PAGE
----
- The U.S. Department of Labor (DOL) omitted an internal analysis from its December proposal to rescind Obama-era tip pooling rules, Bloomberg BNA reports.
- The analysis, conducted by DOL staff, showed that workers would potentially lose out on billions in gratuities should DOL's proposal take effect, anonymous DOL sources told BNA. Senior agency officials reportedly ordered revisions to the analysis, but still decided to exclude it from the proposal even as the calculated impact on workers fell.
- BNA says senior officials disagreed with assumptions — namely, that employers would keep workers' tips for themselves rather than distribute the gratuities among all staff — made by analysts. A DOL spokesperson responded to the report in part by saying that "the Department intends to publish an informed cost benefit analysis as part of any final rule." The public comment period for the proposal ends Feb. 5.
The rescission of the 2011 tip pooling regulations has been on the Trump administration's agenda for some time. The rule limited the extent to which employers could require tipped workers (servers, for example) to share gratuities with non-tipped workers (such as dishwashers).
The rule was deemed invalid by one federal appeals court last year, creating circuit split which has yet to be resolved. In the meantime, DOL began the rulemaking process required to rescind those rules and published its Notice of Proposed Rulemaking (NPRM) Dec. 5. Experts also have warned that, should DOL roll back the rule, states may step in with their own laws.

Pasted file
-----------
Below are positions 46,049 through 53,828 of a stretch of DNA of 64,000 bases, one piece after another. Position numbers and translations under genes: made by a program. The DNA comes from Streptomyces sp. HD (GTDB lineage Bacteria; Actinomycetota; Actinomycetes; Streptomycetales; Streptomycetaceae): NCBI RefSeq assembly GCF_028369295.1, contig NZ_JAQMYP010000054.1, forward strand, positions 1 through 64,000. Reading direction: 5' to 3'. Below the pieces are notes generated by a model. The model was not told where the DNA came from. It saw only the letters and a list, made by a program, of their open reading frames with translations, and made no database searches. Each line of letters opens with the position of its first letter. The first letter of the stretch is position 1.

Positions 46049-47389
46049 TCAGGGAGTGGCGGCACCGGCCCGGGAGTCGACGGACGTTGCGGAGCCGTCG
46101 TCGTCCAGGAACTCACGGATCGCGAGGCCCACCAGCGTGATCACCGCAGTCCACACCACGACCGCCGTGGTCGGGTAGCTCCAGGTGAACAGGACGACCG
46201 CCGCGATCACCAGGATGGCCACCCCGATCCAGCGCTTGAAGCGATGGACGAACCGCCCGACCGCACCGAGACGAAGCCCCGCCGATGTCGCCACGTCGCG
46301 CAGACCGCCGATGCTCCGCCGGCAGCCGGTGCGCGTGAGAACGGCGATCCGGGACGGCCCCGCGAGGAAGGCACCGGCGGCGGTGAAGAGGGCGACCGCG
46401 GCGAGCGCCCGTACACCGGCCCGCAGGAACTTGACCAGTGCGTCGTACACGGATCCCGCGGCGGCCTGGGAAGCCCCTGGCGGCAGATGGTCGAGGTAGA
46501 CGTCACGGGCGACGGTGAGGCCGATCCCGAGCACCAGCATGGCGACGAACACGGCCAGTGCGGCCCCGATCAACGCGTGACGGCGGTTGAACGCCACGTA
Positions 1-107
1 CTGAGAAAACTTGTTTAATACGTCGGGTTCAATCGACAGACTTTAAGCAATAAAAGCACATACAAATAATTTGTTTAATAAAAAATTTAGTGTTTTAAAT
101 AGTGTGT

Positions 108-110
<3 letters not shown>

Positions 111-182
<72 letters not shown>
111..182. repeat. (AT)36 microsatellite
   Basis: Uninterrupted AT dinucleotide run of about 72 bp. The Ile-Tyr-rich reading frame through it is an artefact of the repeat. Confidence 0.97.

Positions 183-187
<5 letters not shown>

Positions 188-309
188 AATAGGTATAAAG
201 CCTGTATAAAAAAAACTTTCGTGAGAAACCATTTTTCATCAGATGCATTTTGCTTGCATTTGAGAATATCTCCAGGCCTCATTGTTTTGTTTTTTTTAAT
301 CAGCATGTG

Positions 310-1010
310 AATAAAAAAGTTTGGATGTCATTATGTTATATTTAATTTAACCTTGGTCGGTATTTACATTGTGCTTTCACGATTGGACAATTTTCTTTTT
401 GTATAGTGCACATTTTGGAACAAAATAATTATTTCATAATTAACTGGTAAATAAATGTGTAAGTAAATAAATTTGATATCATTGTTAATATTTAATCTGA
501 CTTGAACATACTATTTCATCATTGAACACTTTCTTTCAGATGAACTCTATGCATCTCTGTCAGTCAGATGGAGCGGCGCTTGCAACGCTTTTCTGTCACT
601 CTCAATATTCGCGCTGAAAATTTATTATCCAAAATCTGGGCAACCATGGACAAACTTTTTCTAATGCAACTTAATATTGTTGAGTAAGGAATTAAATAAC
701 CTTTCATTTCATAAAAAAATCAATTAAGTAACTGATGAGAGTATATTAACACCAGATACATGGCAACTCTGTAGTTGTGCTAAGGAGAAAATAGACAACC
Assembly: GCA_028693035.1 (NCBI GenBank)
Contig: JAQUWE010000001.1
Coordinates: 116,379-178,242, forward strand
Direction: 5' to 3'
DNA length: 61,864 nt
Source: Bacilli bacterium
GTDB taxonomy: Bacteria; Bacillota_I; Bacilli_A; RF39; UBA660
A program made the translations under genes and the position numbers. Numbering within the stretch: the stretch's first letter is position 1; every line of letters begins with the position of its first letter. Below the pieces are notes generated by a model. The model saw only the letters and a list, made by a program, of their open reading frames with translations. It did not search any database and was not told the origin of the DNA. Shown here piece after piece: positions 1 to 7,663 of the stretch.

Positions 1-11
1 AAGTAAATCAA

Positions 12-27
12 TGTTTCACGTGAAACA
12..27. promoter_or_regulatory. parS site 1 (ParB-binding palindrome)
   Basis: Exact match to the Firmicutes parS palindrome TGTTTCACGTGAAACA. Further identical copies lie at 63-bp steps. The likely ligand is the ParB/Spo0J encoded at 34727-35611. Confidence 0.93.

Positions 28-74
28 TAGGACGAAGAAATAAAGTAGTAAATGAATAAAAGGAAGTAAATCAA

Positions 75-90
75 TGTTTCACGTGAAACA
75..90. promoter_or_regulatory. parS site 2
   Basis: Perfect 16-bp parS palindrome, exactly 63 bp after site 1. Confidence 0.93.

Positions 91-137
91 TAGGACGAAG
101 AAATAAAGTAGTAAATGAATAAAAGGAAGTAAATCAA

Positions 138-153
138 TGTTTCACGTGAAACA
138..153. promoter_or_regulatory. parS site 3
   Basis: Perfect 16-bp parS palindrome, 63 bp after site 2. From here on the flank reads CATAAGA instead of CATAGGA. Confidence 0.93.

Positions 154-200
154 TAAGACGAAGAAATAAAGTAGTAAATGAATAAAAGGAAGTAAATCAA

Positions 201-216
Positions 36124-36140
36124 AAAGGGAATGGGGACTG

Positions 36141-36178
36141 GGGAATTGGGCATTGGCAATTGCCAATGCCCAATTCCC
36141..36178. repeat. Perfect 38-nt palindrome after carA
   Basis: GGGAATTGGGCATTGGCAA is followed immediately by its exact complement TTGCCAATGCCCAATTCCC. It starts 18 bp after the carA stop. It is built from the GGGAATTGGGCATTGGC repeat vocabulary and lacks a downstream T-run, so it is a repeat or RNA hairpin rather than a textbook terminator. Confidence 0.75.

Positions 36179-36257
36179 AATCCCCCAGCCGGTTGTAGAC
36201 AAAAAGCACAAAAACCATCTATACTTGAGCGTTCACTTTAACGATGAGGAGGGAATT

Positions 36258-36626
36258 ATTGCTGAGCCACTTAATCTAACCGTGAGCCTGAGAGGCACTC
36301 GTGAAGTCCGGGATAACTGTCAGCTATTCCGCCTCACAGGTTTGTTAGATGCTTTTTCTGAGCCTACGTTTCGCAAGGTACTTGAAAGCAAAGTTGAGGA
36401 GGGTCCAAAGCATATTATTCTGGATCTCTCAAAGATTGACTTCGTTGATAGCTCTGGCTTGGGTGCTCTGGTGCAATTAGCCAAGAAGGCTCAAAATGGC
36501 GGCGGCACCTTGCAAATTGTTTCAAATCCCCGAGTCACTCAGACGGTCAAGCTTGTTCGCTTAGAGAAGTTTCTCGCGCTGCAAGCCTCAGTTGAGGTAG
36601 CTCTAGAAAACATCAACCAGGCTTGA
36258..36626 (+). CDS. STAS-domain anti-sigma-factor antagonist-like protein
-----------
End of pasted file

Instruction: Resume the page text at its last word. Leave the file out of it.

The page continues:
The report about DOL's decision to exclude the aforementioned analysis from its NPRM drew backlash from Christine Owens, executive director of the National Employment Law Project. In a statement, Owens said the organization was "deeply disturbed" by the news, calling the DOL's actions a "cover-up."
"Such disingenuous actions and statements fly in the face of the transparency needed to ensure that the regulatory process is reasonable, fair and consistent with the law," Owens wrote. "More importantly, covering up [sic] information about such negative implications for workers and papering over the action with misleading statements violates the agency’s mission ‘to foster, promote, and develop the welfare of wage earners.’"
For now, including non-tipped workers in tip pools may pose a significant risk for employers, as the U.S. Supreme Court could weigh in on the issue, too. Should a tip pool be deemed invalid under the Fair Labor Standards Act, employers could be on the hook for minimum wage, back overtime pay and damages for all employees involved.